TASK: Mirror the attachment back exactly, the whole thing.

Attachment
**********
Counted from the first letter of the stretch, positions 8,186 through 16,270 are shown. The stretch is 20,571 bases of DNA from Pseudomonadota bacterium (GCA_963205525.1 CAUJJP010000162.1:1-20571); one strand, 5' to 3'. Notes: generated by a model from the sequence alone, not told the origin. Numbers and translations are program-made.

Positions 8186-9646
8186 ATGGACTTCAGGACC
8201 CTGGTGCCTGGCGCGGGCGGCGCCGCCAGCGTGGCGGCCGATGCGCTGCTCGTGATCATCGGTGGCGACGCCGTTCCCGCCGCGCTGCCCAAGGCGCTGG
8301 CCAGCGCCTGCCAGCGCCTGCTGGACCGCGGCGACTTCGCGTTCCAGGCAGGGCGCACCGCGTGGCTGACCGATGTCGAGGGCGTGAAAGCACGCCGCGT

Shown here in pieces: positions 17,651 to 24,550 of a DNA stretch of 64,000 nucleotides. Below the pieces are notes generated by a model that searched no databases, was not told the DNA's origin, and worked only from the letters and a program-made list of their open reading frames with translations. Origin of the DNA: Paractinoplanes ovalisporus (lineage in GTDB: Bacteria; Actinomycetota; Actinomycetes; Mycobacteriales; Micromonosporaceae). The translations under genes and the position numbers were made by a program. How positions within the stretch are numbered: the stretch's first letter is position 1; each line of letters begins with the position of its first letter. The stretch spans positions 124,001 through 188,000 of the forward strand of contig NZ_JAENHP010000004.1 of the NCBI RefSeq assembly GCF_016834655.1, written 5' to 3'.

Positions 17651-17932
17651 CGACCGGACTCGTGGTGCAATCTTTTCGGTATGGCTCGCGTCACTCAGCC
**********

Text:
Counted from the first letter of the stretch, positions 8,186 through 16,270 are shown. The stretch is 20,571 bases of DNA from Pseudomonadota bacterium (GCA_963205525.1 CAUJJP010000162.1:1-20571); one strand, 5' to 3'. Notes: generated by a model from the sequence alone, not told the origin. Numbers and translations are program-made.

Positions 8186-9646
8186 ATGGACTTCAGGACC
8201 CTGGTGCCTGGCGCGGGCGGCGCCGCCAGCGTGGCGGCCGATGCGCTGCTCGTGATCATCGGTGGCGACGCCGTTCCCGCCGCGCTGCCCAAGGCGCTGG
8301 CCAGCGCCTGCCAGCGCCTGCTGGACCGCGGCGACTTCGCGTTCCAGGCAGGGCGCACCGCGTGGCTGACCGATGTCGAGGGCGTGAAAGCACGCCGCGT

Shown here in pieces: positions 17,651 to 24,550 of a DNA stretch of 64,000 nucleotides. Below the pieces are notes generated by a model that searched no databases, was not told the DNA's origin, and worked only from the letters and a program-made list of their open reading frames with translations. Origin of the DNA: Paractinoplanes ovalisporus (lineage in GTDB: Bacteria; Actinomycetota; Actinomycetes; Mycobacteriales; Micromonosporaceae). The translations under genes and the position numbers were made by a program. How positions within the stretch are numbered: the stretch's first letter is position 1; each line of letters begins with the position of its first letter. The stretch spans positions 124,001 through 188,000 of the forward strand of contig NZ_JAENHP010000004.1 of the NCBI RefSeq assembly GCF_016834655.1, written 5' to 3'.

Positions 17651-17932
17651 CGACCGGACTCGTGGTGCAATCTTTTCGGTATGGCTCGCGTCACTCAGCC